Issue 045 Author Interview: Sam Grieve and “The Garden of Extinction”

And so we’ve reached our final Issue 045 author interview. We hope you’ve enjoyed these stories, and our authors’ wise words about them, as much as we did! Now let’s have Sam Grieve wrap things up with some answers to our burning questions about “The Garden of Extinction.”

LSQ: The first indication of Kedu’s age is in reference to her mother’s scarf. How does Kedu’s extremely advanced years (and being the cause of it) frame her life?

Sam: The spark for this story came from a trip I took to Kirstenbosch Gardens in Cape Town, South Africa, where I found myself walking through a real Garden of Extinction. My mind began to wander, and before I knew it the premise for this story was conceived—a futuristic world, where genetically modified crops cover most of the earth, science has led to a significant increase in lifespan, and the lucky inhabitants live confident in the knowledge that earth’s lost biodiversity has apparently been backed up on a secret planet. Soon after this, Kedu made her appearance; long-lived, clear-minded, and cantankerous. We meet her on her last night on earth, as she finally faces the destiny she has spent decades and decades waiting for—her opportunity to travel to the Garden. The reader learns that Kedu has lived the dream of an extended lifespan, but what becomes apparent in the story is that this long life has not necessarily brought her happiness. Instead, she lost those she loved the most when she was still young, and her adult relationships did not achieve their potential, mostly because Kedu could never give enough of herself. Instead, she spent her years helping build a utopian society where hunger is unknown and lives extend far beyond their natural limits.

LSQ: The book is a vehicle for Kedu’s memories and, in some ways, her regrets. Which do you think is the stronger pull of what wakes her in the night?

Sam: I believe it is a combination. I have witnessed in my own family the power that memory exerts on the very elderly and especially how identity is firmly rooted in early experience. It is this theme that interests me as writer and I do find myself returning to it again and again in different pieces. In terms of structure in this particular work, Kedu’s midnight exploration through the book allowed me to reveal the story of her life, as other than her walking from her bedroom to the study, there is no real action in the plot. The story arc hinges on her emotional journey as she confronts memory, regret, loss, and finally, a personal reckoning.

LSQ: Kedu will not let those that come for her know she doesn’t believe in their Garden and even refuses her cane on principle. How is it that she figured out their lie?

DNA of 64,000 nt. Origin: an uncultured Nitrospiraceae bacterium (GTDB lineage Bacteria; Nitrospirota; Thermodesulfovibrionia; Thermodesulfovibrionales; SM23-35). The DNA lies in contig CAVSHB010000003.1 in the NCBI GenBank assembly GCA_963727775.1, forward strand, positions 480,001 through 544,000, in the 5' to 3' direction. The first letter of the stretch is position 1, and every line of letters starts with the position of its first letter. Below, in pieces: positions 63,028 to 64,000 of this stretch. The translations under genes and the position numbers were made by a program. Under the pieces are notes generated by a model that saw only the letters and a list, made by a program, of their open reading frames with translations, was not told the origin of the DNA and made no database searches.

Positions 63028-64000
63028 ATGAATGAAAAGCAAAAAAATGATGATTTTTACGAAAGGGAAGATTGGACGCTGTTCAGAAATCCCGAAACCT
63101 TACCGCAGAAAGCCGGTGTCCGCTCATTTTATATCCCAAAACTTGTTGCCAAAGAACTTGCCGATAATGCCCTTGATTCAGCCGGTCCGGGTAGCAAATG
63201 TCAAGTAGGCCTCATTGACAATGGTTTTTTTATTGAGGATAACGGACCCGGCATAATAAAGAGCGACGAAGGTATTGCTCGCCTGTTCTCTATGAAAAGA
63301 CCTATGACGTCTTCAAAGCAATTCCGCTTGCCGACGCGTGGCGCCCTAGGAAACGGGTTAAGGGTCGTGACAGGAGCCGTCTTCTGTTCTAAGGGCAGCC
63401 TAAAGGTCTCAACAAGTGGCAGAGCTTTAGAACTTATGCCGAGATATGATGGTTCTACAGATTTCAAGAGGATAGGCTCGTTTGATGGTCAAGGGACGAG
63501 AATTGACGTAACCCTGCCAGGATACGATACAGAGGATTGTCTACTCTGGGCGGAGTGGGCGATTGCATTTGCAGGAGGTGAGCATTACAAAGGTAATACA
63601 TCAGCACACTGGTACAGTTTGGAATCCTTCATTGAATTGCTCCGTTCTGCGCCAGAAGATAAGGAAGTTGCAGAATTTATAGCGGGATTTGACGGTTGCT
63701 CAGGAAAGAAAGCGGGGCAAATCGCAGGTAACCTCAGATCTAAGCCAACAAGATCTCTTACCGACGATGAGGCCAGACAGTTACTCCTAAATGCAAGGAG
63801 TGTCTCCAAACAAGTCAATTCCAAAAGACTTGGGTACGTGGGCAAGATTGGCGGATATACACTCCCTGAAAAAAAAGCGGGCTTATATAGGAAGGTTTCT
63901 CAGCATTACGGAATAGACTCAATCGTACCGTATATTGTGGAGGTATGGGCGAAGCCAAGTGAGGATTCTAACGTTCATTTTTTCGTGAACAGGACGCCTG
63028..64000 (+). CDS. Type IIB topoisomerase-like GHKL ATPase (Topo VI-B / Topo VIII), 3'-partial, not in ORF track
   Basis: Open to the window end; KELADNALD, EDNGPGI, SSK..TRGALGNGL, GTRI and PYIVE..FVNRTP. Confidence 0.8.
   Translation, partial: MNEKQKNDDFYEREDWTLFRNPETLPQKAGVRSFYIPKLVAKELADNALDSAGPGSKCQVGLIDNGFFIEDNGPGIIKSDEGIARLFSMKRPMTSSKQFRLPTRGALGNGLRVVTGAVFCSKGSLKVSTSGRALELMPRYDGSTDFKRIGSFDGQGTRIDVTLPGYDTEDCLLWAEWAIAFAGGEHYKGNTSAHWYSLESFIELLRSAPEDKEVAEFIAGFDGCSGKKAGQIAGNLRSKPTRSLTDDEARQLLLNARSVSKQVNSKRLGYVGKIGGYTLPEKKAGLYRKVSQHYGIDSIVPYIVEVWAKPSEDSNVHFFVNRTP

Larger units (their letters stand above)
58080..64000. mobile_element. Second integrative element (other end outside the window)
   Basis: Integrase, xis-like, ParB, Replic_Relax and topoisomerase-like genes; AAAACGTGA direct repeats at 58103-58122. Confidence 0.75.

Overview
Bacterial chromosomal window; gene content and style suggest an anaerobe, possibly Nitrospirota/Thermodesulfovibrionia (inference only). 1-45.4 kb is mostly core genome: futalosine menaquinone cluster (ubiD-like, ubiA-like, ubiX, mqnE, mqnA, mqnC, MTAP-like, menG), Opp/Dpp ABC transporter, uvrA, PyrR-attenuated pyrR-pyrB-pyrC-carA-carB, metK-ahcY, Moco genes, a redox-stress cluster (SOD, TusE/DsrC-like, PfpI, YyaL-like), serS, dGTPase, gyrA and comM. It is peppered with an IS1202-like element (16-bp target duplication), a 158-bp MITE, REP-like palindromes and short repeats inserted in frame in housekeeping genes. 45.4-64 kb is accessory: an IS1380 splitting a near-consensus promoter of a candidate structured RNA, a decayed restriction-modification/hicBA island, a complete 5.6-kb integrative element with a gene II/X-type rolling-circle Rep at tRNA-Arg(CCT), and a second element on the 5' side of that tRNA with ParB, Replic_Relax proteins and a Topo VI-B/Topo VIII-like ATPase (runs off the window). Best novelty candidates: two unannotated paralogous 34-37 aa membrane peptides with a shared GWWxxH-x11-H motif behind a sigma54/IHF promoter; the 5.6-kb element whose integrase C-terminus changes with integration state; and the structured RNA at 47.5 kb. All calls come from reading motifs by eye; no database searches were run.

Sam: Subconsciously, Kedu has known for most her life that the Garden is, in all likelihood, a fiction. She first hears about it from her grandfather, but it is only after he leaves that she begins to doubt its existence. She is a clever woman, but this doubt is in direct conflict with her desperate desire to believe, and so she locks it away “in the carpentry of her heart.” In writing Kedu, I wanted to investigate, within the tight parameters of a short piece of fiction, the power of self-delusion. Like many people throughout history, Kedu commits herself to a particular viewpoint/interpretation/story and questioning its veracity would undermine all the choices she has made. The mere act of doubting, or disbelieving, would not only nullify all her work, but she would also have to face up to the fact that she, a genetic botanist, has been complicit in the destruction of the natural world. It is only on this last night that Kedu finally finds the courage to admit the truth.

And the walking without the cane…? Well, this is characteristic of her personality. Kedu is proud; even in this darkest moment of her life she would not wish to show weakness.

LSQ: It seems that everyone she knows has either died on Earth or “gone ahead”, while she worked tirelessly. Are these some of the factors as to why she “will surrender herself to the dream”?

Sam: No, I would not say that. At the end of the story, alone in the darkness, Kedu imagines the day ahead and gives herself a mental pep talk. She will be brave. She will walk without a cane. She will go out with style. For all of her adult life, Kedu’s belief system has been predicated on the existence of the Garden, but now, at the end, she acknowledges that her upcoming voyage is political theater, the shining pod is not a spaceship but a coffin, and that there is no paradise planet at the end of her journey. And yet, despite all the courage she plans to harness so she that she can face her death with dignity, Kedu still wishes to believe that this heaven exists. In fact, the only way she can be courageous, is to believe in it. This imperative, of course, is entirely human. It is hope.

Thank you so much for letting me write about “The Garden of Extinction” in further detail. I wrote this story a number of years ago, so it has been an interesting experience to revisit Kedu’s world. I do think that both as a writer, and somebody who has been a literature student, this exercise has made me realize how instinctual a process writing is. I don’t believe that when I was working on the piece, and knee deep in Kedu’s point of view, I could have discussed it like this. I hope I have helped elucidate some of the themes, but I also believe that short stories are like a scant handful of a character’s life, so hopefully there are still some questions left unanswered!